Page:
The test wells of the test devices were then washed at 55° C. with a buffer solution [sodium dihydrogen phosphate (10 mmolar), sodium chloride (150 mmolar), sodium decyl sulfate (1%) and ethylenediaminetetraacetic acid (1 mmolar)] (250 μl pH 7.4). The streptavidin-peroxidase conjugate solution (50 μl) was added to each test well, and allowed to flow through the membranes at room temperature. After two minutes, the test wells were washed a second time.
The dye-providing composition (100 μl) was then applied to each test well, followed by incubation at room temperature for two minutes. The dye stop solution (100 μl) was then added to each test well to stop dye development, and the resulting dye signal was visually graded on a density scale of 0 to 10 (highest density). Background readings were obtained from the regions on the membranes where no capture reagent had been deposited.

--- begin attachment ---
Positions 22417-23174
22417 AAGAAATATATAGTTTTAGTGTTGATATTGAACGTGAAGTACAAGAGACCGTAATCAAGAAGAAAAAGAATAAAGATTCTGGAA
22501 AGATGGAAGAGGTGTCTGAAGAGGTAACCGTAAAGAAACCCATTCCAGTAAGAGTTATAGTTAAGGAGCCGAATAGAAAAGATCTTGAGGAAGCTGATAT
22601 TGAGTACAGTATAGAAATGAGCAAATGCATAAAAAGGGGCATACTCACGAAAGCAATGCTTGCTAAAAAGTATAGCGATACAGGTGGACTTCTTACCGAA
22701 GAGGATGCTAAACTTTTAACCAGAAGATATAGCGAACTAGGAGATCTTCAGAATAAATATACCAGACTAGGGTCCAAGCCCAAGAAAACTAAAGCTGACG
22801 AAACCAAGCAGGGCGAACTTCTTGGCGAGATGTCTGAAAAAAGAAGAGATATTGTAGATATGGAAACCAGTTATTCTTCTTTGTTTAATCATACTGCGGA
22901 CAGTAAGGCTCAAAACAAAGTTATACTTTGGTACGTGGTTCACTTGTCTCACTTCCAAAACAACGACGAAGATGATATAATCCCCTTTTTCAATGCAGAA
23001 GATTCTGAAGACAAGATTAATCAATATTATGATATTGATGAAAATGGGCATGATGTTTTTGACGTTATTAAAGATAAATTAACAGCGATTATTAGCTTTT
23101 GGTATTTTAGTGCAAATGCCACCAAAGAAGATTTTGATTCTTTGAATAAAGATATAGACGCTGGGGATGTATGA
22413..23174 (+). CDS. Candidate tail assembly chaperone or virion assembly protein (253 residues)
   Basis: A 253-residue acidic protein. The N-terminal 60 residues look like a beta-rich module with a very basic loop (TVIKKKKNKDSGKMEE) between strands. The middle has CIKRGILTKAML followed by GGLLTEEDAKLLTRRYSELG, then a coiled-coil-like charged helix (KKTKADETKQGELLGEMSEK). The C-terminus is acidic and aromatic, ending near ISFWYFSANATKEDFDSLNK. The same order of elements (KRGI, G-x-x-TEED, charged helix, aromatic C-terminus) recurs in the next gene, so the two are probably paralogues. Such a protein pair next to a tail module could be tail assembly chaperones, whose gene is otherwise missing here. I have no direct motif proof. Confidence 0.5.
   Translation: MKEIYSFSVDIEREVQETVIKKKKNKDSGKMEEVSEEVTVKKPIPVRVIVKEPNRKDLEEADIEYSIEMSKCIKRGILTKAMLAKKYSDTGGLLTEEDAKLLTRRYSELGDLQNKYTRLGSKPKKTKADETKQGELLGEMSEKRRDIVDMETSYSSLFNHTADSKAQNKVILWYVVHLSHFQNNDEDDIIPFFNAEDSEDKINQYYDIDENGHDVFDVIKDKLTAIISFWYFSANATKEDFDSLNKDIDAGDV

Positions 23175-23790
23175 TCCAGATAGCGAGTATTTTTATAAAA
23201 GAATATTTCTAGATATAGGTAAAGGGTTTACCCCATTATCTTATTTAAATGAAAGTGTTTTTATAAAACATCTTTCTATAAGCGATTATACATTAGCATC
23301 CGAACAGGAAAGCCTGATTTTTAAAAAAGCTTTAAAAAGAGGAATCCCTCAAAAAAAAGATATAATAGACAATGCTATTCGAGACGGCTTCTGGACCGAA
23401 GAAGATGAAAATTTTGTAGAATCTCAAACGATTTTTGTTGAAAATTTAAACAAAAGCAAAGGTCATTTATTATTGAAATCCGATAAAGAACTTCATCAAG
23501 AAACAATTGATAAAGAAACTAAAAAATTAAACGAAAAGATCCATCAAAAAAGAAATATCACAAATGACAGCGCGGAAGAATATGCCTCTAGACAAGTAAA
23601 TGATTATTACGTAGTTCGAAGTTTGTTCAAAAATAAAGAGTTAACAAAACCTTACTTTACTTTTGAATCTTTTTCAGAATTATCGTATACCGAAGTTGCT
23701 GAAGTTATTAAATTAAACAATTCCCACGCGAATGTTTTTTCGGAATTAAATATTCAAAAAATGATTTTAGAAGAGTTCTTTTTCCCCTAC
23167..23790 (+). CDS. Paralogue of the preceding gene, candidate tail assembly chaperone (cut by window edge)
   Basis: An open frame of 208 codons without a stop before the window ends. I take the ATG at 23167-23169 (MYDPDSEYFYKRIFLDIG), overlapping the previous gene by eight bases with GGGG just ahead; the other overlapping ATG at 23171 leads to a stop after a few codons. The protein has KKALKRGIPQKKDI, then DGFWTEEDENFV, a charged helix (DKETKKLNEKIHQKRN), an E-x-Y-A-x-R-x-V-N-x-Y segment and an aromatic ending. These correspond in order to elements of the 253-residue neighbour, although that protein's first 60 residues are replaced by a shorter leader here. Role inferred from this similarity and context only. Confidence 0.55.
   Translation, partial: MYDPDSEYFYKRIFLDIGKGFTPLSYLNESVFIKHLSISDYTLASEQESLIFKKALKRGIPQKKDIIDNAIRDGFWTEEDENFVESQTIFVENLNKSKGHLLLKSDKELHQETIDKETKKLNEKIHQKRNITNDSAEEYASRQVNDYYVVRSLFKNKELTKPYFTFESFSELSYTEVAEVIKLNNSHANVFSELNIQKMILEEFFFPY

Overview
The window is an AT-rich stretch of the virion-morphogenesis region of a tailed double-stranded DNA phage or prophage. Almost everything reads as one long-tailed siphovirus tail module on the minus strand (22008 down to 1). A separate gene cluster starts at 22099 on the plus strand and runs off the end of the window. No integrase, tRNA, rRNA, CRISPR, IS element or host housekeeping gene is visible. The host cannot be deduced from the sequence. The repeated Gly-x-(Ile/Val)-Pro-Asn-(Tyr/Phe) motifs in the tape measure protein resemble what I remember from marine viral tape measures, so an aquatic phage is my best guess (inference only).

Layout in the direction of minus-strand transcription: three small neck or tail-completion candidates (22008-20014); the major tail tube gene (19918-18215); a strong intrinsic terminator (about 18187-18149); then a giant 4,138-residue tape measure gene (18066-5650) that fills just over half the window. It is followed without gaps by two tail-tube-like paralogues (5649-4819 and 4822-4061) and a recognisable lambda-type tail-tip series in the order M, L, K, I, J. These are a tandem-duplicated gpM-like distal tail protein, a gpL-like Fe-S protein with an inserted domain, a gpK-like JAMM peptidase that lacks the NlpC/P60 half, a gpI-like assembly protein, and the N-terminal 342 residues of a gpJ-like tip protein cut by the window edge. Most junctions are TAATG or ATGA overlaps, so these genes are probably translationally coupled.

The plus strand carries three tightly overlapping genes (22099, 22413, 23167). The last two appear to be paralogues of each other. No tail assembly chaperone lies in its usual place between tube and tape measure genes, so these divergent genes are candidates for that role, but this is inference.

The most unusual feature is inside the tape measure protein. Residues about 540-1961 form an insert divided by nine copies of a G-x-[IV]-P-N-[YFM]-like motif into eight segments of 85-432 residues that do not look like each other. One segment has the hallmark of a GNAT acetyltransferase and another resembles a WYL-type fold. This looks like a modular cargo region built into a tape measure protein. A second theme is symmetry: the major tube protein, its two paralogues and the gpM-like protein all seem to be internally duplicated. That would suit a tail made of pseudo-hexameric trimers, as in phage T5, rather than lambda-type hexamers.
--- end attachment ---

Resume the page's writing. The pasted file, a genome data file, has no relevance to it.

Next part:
Gel electrophoresis was carried out by adding the amplification product mixture (6.75 μl) to agarose gels (2.5%) which had been prestained with ethidium bromide (0.4 mg/ml final concentration). The gels were electrophoresed at about 8 volts/cm for about 1 hour using an electrophoresis buffer (600 ml) containing ethidium bromide (0.4 mg/ml final concentration). The buffer was a mixture of tris(hydroxymethyl)aminomethane, borate and ethylenediaminetetraacetic acid. The resulting bands were compared to conventional molecular weight markers, and the product band intensity was scored (115-mer for HIV1 and 383-mer for M. tuberculosis) on a 0 to 5 scale with 0 representing no detectable signal and 5 representing the highest signal.
Other reagents and materials were obtained either from commercial sources or prepared using readily available starting materials and conventional procedures.
This example illustrates the practice of the present invention to capture and release a nucleic acid using poly(1-vinylimidazole).